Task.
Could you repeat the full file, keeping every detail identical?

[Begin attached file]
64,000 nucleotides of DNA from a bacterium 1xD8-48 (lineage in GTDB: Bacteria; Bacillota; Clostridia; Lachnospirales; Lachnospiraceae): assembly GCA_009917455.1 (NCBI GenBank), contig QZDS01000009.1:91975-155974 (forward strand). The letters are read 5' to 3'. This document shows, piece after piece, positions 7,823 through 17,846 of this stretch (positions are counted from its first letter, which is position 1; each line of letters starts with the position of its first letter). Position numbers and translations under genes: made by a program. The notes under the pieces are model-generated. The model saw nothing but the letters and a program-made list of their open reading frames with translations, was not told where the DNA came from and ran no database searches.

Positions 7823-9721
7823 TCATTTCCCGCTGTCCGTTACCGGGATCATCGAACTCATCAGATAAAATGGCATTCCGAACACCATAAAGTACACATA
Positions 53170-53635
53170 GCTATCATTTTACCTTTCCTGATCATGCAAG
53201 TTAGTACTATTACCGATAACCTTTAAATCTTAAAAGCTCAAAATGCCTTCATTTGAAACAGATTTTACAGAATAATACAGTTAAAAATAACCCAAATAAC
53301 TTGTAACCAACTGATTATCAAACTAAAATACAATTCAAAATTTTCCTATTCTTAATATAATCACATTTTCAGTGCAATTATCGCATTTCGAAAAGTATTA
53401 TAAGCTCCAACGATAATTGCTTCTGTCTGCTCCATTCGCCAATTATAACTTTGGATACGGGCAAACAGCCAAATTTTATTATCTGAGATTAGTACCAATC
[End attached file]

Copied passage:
64,000 nucleotides of DNA from a bacterium 1xD8-48 (lineage in GTDB: Bacteria; Bacillota; Clostridia; Lachnospirales; Lachnospiraceae): assembly GCA_009917455.1 (NCBI GenBank), contig QZDS01000009.1:91975-155974 (forward strand). The letters are read 5' to 3'. This document shows, piece after piece, positions 7,823 through 17,846 of this stretch (positions are counted from its first letter, which is position 1; each line of letters starts with the position of its first letter). Position numbers and translations under genes: made by a program. The notes under the pieces are model-generated. The model saw nothing but the letters and a program-made list of their open reading frames with translations, was not told where the DNA came from and ran no database searches.

Positions 7823-9721
7823 TCATTTCCCGCTGTCCGTTACCGGGATCATCGAACTCATCAGATAAAATGGCATTCCGAACACCATAAAGTACACATA
Positions 53170-53635
53170 GCTATCATTTTACCTTTCCTGATCATGCAAG
53201 TTAGTACTATTACCGATAACCTTTAAATCTTAAAAGCTCAAAATGCCTTCATTTGAAACAGATTTTACAGAATAATACAGTTAAAAATAACCCAAATAAC
53301 TTGTAACCAACTGATTATCAAACTAAAATACAATTCAAAATTTTCCTATTCTTAATATAATCACATTTTCAGTGCAATTATCGCATTTCGAAAAGTATTA
53401 TAAGCTCCAACGATAATTGCTTCTGTCTGCTCCATTCGCCAATTATAACTTTGGATACGGGCAAACAGCCAAATTTTATTATCTGAGATTAGTACCAATC